Cable star may believe her own twaddle: How crazy were the Fort Lee lane closings?
Consider a crazy idea which floated a few weeks ago.
In February, the city of Fort Lee released several thousand pages of documents, including the police chief’s daily log. On the Maddow show, the Wall Street Journal’s Heather Haddon described one particular document:
HADDON (2/19/14): The most interesting document for me in there was the handwritten log from the Fort Lee police chief where he’s recording his observations during the lane closures and his calls and what he knew about it at the time. And the first recording in that log, he says that Chip Michaels, the lieutenant you referred to before, had told him on the first day of the closures, that they were part of a month-long traffic study about traffic to the bridge.Is that even possible? On Day One of the lane closings, did David Wildstein really think his alleged traffic study was going to last a month?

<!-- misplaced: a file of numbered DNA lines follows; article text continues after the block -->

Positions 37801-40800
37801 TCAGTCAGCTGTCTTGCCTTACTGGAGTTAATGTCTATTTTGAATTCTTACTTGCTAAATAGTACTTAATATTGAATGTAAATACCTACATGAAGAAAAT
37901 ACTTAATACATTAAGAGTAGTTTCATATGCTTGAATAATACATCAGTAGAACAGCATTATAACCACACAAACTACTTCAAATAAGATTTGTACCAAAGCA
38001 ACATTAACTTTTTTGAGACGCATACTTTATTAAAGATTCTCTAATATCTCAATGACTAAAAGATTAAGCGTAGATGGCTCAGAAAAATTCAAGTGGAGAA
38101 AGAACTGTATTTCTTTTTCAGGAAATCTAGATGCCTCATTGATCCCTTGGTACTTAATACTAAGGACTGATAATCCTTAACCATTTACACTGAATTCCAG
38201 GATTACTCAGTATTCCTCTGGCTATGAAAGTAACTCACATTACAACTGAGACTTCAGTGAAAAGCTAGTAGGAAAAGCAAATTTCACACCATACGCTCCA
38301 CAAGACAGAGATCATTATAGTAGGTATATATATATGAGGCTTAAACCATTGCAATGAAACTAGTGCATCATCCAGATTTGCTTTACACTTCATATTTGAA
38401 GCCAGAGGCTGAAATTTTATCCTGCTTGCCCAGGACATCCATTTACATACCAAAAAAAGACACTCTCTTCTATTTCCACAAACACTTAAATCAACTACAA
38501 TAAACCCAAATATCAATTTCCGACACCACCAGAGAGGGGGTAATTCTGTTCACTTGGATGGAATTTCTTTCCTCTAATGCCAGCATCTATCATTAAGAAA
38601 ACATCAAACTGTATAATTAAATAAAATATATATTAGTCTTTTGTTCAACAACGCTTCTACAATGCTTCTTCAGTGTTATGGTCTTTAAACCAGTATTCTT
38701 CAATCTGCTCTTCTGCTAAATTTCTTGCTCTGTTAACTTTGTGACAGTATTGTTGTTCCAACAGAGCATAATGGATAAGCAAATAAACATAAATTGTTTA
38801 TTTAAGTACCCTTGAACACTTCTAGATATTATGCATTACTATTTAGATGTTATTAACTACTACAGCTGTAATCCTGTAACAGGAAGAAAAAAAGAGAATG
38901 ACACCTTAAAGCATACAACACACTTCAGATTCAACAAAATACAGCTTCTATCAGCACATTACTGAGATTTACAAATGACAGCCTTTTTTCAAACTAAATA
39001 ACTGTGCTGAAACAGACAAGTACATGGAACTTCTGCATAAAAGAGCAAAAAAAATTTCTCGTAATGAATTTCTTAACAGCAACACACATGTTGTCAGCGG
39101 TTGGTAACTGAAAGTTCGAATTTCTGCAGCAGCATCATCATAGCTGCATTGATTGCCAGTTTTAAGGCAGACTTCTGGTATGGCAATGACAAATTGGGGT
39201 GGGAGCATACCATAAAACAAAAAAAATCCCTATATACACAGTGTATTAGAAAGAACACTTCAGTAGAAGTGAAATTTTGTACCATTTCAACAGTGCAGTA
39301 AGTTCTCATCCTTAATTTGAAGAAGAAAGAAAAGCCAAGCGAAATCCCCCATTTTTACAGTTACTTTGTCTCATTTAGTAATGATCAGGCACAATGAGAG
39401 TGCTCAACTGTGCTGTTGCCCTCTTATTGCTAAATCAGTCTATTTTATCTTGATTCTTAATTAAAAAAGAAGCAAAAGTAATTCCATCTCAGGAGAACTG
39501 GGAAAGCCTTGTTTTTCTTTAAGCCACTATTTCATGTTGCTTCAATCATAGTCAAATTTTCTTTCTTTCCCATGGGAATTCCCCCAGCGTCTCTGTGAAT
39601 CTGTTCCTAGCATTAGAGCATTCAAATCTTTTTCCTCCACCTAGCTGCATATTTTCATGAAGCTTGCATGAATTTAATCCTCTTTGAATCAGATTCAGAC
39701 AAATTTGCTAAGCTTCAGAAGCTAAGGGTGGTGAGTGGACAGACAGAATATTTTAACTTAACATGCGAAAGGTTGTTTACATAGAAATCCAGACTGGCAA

So that’s the first time from our understanding that they’ve ever indicated it was going to be a month-long traffic study which is—that’s really long.
That note by the Fort Lee police chief can’t answer that question. The police chief may have misunderstood something Officer Michaels said. Michaels may have misunderstood something Wildstein said.
Wildstein may have said the “study” was going last a month knowing that was BS.
On the surface, it would have been crazy to think the closings could have lasted a month. Then again, it was crazy to think that the lane closings could have lasted a week, given the results they were producing.
At the start of the fifth day of the project, Wildstein was ordered by Patrick Foye to stop. Crazily, he and several associates railed about this order in emails. They wanted the mess to continue!
The craziness of the closings should be apparent by now. Whatever the motive may have been, the craziness of the closings has cost four major Christie aides their jobs and upended Christie’s drive for national office.
On its face, it’s crazy to think that anyone could have imagined sustaining the lunacy for a month. But then, as a political matter, it seems crazy to have done the lane closings at all.